Recent Advances in Eye Tracking – Part 3

Science and technology are developing really fast, and it is important to keep up-to-date. In this series of articles I am trying to summarize what I learned from conferences I attended last year, adding some reflections from my experience. In this article I will focus on applications of eye tracking in human-computer interaction (HCI) or as a measuring device of human performance.

Probably, the most common application of HCI using eye tracking is augmentative and alternative communication (AAC). People with motor disabilities are enabled to use a computer employing the direction of their gaze as input to choose programs, type with an on-screen keyboard or communicate using a symbolic language.

During the Communication by Gaze Interaction conference (COGAIN 2018), I had the pleasure of seeing some new advances in the design of such interfaces. Prof. Morimoto presented a context-switching keyboard that enables users to type efficiently, relative to conventional on-screen keyboards. As can be seen in Figure 1, the keyboard is basically displayed on two rows with all letters in each row. The user would have to look at letter then switch to the other row to type it. This creates a more continuous flow of the typing experience that is adaptive to the user’s speed.

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Figure 1: An example of a context-switching keyboard (Morimoto, et al., 2018)

Also in virtual reality environments (VR) users need to input text. At the Eye Tracking Research and Applications conference (ETRA 2018) Dr. Rajanna presented some considerations when implementing gaze interaction in VR keyboards to increase efficiency. Their results show that introducing a click for letter selection increases performance compared to dwell-based selection.

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Figure 2: Screenshot of the Netytar interface.

Other than communicating through verbal languages, many creatures communicate through music, and humans are no exception. For that purpose, some researchers designed musical interfaces to be controlled by eye movements. For example, during COGAIN 2018, Prof. Porta presented a project called Netytar in which users can play music by looking at an adaptive “isomorphic” interface (see Figure 2).

Then, during the demo and video sessions at ETRA 2018 I had the pleasure of meeting Dr. Klerke, who is an expert on eye movements and language processing. She presented a software called EyeJustRead that allows teachers and therapists to assess reading abilities in children using eye tracking and to plan interventions from their built-in library.

Last but not least, many people have been working on cognitive assessment procedures using eye tracking. During the Scandinavian Workshop on Applied Eye Tracking (SWAET 2018), Prof. Helgesen showed us a battery of tests that his group is working on. Using eye tracking, these tests can help assess oculomotor problems in a standardized and systematic manner. Combined with a series of training games, these tests have a great potential in helping with vision or reading problems, among others.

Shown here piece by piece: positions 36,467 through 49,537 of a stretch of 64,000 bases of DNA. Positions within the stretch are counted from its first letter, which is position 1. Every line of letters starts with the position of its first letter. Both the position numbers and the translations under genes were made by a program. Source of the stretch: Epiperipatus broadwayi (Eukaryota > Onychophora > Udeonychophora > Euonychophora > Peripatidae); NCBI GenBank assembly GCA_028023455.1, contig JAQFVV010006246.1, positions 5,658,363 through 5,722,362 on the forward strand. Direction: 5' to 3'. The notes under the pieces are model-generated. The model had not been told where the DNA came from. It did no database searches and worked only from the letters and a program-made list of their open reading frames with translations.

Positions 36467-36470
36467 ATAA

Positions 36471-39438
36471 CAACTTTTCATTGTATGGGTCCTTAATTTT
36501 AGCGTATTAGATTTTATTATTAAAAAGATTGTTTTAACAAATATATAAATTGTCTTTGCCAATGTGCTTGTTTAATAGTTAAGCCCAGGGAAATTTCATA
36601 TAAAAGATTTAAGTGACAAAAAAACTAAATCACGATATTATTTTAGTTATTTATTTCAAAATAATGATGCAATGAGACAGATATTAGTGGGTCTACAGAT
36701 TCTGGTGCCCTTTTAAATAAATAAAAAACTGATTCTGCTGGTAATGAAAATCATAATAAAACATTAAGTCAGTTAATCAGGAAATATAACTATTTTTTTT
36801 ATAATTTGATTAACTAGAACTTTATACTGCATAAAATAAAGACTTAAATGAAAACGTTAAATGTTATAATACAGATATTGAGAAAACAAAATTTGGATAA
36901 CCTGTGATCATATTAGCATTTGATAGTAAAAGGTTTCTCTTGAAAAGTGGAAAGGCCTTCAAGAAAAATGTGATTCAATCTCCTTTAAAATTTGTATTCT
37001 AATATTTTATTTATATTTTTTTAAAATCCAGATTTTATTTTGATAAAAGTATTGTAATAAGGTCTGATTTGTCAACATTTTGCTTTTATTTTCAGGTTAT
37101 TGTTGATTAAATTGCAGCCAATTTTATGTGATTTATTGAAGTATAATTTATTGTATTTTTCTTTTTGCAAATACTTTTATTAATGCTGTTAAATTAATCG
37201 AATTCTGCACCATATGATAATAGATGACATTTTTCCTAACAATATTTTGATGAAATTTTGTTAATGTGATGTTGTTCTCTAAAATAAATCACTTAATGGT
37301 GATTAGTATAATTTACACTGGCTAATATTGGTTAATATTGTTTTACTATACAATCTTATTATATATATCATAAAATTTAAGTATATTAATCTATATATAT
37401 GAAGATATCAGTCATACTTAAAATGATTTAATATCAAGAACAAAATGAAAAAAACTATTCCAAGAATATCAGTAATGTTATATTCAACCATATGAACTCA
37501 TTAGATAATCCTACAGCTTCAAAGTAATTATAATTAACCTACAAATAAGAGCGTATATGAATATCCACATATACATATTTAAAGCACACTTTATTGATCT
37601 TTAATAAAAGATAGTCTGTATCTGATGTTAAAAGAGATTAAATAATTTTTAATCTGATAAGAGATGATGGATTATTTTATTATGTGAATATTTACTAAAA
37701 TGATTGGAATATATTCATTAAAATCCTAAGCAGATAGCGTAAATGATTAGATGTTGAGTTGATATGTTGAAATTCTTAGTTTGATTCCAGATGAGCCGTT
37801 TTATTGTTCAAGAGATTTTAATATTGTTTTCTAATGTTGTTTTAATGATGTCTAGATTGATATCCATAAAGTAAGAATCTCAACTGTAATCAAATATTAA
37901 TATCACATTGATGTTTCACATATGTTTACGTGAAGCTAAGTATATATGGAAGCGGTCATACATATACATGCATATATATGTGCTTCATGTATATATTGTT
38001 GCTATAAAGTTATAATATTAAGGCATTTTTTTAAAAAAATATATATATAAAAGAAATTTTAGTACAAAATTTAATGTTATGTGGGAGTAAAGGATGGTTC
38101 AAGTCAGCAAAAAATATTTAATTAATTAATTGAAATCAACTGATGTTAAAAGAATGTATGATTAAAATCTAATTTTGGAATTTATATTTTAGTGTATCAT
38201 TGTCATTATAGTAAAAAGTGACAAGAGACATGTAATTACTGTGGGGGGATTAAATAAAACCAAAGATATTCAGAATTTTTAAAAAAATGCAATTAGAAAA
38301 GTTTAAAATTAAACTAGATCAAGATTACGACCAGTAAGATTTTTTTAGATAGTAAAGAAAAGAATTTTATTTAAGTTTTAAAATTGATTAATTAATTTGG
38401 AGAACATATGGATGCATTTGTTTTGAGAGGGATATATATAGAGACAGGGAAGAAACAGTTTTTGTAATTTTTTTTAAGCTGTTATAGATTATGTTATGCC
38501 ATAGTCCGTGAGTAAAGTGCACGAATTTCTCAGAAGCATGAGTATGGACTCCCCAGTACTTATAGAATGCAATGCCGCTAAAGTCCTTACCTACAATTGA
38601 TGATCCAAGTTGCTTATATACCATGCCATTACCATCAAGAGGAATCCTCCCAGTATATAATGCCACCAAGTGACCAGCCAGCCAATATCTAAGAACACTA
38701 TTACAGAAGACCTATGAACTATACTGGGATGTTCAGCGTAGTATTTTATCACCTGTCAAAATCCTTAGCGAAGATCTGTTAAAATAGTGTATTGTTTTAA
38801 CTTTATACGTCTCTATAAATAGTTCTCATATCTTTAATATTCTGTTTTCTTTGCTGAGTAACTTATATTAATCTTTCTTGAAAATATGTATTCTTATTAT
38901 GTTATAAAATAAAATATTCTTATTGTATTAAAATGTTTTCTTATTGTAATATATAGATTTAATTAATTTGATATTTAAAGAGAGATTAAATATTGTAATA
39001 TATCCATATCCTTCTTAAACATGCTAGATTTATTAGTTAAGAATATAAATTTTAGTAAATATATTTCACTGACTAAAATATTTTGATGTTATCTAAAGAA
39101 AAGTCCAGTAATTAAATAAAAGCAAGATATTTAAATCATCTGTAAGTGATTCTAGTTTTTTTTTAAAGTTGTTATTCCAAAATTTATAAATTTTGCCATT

In the next part of this series I will get into some open issues in the field of eye tracking, especially with the advances in the technology that made it reach consumer level.

If you have any questions or if you have an idea that you need help implementing in this field, feel free to contact me through this form or on social media links below.

Iyad Aldaqre

Data Scientist at SR Labs Srl


References:

Davanzo, N., Dondi, P., Mosconi, M. & Porta, M. (2018) Playing music with the eyes through an isomorphic interface. In Proceedings of the Workshop on Communication by Gaze Interaction (COGAIN ’18). ACM, New York, NY, USA. DOI: https://doi.org/10.1145/3206343.3206350

Klerke, S., Madsen, J.A., Jacobsen, E.J. & Hansen, J.P. (2018) Substantiating reading teachers with scanpaths. In Proceedings of the 2018 ACM Symposium on Eye Tracking Research & Applications (ETRA ’18). ACM, New York, NY, USA. DOI: https://doi.org/10.1145/3204493.3208329

Morimoto, C.H., Leyva, J.A.T. & Diaz-Tula, A. (2018) Context switching eye typing using dynamic expanding targets. In Proceedings of the Workshop on Communication by Gaze Interaction (COGAIN ’18). ACM, New York, NY, USA. DOI: https://doi.org/10.1145/3206343.3206347

Rajanna, V. & Hansen, J.P. (2018) Gaze typing in virtual reality: impact of keyboard design, selection method, and motion. In Proceedings of the 2018 ACM Symposium on Eye Tracking Research & Applications (ETRA ’18). ACM, New York, NY, USA. DOI: https://doi.org/10.1145/3204493.3204541

Watanabe, R., Eide, M.G., Heldal, I., Helgesen, C., Geitung, A. & Wilhelmsen, G.B. (2018) Using different eye tracking technologies for recognizing oculomotor problems. In Barratt, D., Bertram, R., & Nyström, M. (Eds.). Abstracts of the Scandinavian Workshop on Applied Eye Tracking (SWAET 2018). Journal of Eye Movement Research, 11(5). https://doi.org/10.16910/jemr.11.5